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Impact of green light for California’s conversion-therapy ban will likely be felt in Minnesota

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Christian counseling clinics owned by Marcus Bachmann, left, the husband of U.S. Rep. Michele Bachmann, were the subject of media accounts on its reported use there.

Buried by Monday’s other headlines, the U.S. Supreme Court let stand a California ban on so-called conversion therapy for gay and lesbian minors. Without comment, the jurists declined to hear the appeal of a federal appeals court decision that called the “pray away the gay” counseling extreme and dangerous.

The impact doubtless will be felt in Minnesota, where a similar measure failed in the 2014 Legislature. The bill, authored by Minneapolis DFL Reps. Karen Clark and Susan Allen, would have prohibited health-care professionals from attempting to change the sexual orientation or gender identity of anyone under 18.

Such counseling is typically practiced by religious fundamentalists. Christian counseling clinics owned by Marcus Bachmann, the husband of U.S. Rep. Michele Bachmann, were the subject of media accounts on its reported use there. During the congresswoman’s presidential bid, the clinics came under fire for accepting state and federal payments.

Lesser-known is the role reparative therapy played in the controversy over the Anoka-Hennepin School District’s “neutrality” policy, which barred teachers and other district employees from talking supportively to LGBT youth. Under threat of both a major lawsuit and a federal investigation, two years ago the school board there agreed to change the policy.

Religious conservatives have long pressed the district to distribute information to students about conversion therapy. If Anoka-Hennepin had LGBT materials in libraries and counselors’ offices, they argued, the district should be making students aware of their belief that sexual orientation is a choice.

One of a dozen district students to commit suicide during a two-year period, Justin Aaberg came from a family and network of friends who supported his homosexuality. Among the events in the run-up to his suicide was the “Day of Truth,” when students showed up to school wearing T-shirts condemning gay and lesbian youth.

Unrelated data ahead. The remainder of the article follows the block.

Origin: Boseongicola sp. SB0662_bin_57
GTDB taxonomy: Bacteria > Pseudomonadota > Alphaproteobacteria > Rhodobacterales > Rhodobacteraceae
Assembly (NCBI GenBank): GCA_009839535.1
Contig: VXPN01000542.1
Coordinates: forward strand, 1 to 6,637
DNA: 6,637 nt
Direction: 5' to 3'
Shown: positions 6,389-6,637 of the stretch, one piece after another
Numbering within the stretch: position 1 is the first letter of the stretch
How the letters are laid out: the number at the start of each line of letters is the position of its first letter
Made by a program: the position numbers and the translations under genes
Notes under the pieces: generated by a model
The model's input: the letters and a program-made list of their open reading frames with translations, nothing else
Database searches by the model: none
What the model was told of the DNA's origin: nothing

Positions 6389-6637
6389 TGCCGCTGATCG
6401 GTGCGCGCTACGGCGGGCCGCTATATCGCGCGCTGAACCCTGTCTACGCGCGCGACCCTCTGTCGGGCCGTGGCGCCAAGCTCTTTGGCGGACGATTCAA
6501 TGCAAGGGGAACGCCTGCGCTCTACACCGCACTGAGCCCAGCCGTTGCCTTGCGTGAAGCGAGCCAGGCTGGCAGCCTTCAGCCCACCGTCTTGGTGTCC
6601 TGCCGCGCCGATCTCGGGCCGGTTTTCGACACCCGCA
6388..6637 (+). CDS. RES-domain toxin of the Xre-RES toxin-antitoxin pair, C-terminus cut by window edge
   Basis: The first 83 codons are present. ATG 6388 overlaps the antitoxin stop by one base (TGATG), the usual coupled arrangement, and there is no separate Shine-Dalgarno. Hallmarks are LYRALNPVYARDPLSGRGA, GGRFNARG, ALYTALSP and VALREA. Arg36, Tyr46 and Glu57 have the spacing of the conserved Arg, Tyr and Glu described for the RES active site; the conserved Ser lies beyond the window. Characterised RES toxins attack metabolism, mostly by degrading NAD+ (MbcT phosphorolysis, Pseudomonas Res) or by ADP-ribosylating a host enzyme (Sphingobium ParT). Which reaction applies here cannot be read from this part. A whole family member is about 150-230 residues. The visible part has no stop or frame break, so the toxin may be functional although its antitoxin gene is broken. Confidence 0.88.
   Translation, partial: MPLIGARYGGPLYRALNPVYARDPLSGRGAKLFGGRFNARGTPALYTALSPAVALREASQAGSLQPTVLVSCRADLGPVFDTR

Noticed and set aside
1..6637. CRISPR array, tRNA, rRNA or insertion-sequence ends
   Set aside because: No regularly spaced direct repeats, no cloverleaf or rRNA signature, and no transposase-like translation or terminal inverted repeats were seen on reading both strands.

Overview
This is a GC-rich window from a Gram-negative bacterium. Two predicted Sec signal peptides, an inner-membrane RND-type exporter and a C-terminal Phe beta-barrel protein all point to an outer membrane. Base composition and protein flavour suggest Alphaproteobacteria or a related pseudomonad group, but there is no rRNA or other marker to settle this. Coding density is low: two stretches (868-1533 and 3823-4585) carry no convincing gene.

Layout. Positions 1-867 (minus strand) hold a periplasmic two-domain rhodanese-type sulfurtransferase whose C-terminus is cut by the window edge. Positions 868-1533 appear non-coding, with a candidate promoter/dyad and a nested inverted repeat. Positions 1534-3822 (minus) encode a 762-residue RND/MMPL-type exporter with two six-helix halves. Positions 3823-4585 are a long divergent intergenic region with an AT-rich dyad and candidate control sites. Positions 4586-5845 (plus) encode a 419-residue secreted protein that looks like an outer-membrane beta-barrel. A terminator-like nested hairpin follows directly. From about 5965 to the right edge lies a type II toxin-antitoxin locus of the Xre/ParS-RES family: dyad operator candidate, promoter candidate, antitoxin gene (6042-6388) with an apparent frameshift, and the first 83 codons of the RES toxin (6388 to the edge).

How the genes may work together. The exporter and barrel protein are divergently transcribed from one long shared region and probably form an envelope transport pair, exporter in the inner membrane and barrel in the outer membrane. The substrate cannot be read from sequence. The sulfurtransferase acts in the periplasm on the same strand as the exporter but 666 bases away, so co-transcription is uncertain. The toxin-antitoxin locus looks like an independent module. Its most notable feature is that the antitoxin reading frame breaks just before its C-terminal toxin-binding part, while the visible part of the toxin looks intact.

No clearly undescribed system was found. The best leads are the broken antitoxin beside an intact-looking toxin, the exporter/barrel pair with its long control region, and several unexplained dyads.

The event was sponsored by Exodus International, which preached about converting gay youth at area churches. In addition to being branded a sinner, Aaberg received hate messages via Facebook from students he didn’t know.

On Monday the High Court let stand Pickup v. Brown, a unanimous decision by the federal Ninth Circuit Court of Appeals that California’s ban on conversion therapy is constitutional. The court’s refusal to hear the case means the ban may now be implemented. 

The proposed Minnesota ban is just one of a number of measures raised during recent legislative sessions that died amid arguments that it violated the right to religious freedom. An anti-bullying measure did pass, after failing for numerous consecutive years.

Comments (3)

  1. Submitted by Paul Brandon on 07/02/2014 - 12:55 pm.

    Unsupported

    Since there is virtually no support in the professional literature for the effectiveness of so called ‘conversion therapy’, the Court obviously felt that there was no issue — the law as it stood was consistent with medical science.
    Banning a dangerous and ineffective therapy does not break any new legal ground requiring the Court’s attention.

  2. Submitted by Ray Schoch on 07/02/2014 - 02:23 pm.

    Unsupported, indeed

    Ditto on Paul Brandon’s comment. Someone’s religious freedom does not include either proselytizing others to believe the same thing, or publicly condemning those who don’t share the same beliefs.

    There is little correlation between sincerity of belief and facts on the ground.

  3. Submitted by Clayton Haapala on 07/02/2014 - 10:53 pm.

    Got science?

    Unfortunately, science took a back seat to “strong beliefs” in the Hobby Lobby case. The SCOTUS refusing to hear a case means that Alito didn’t get a chance to weigh-in, thankfully.

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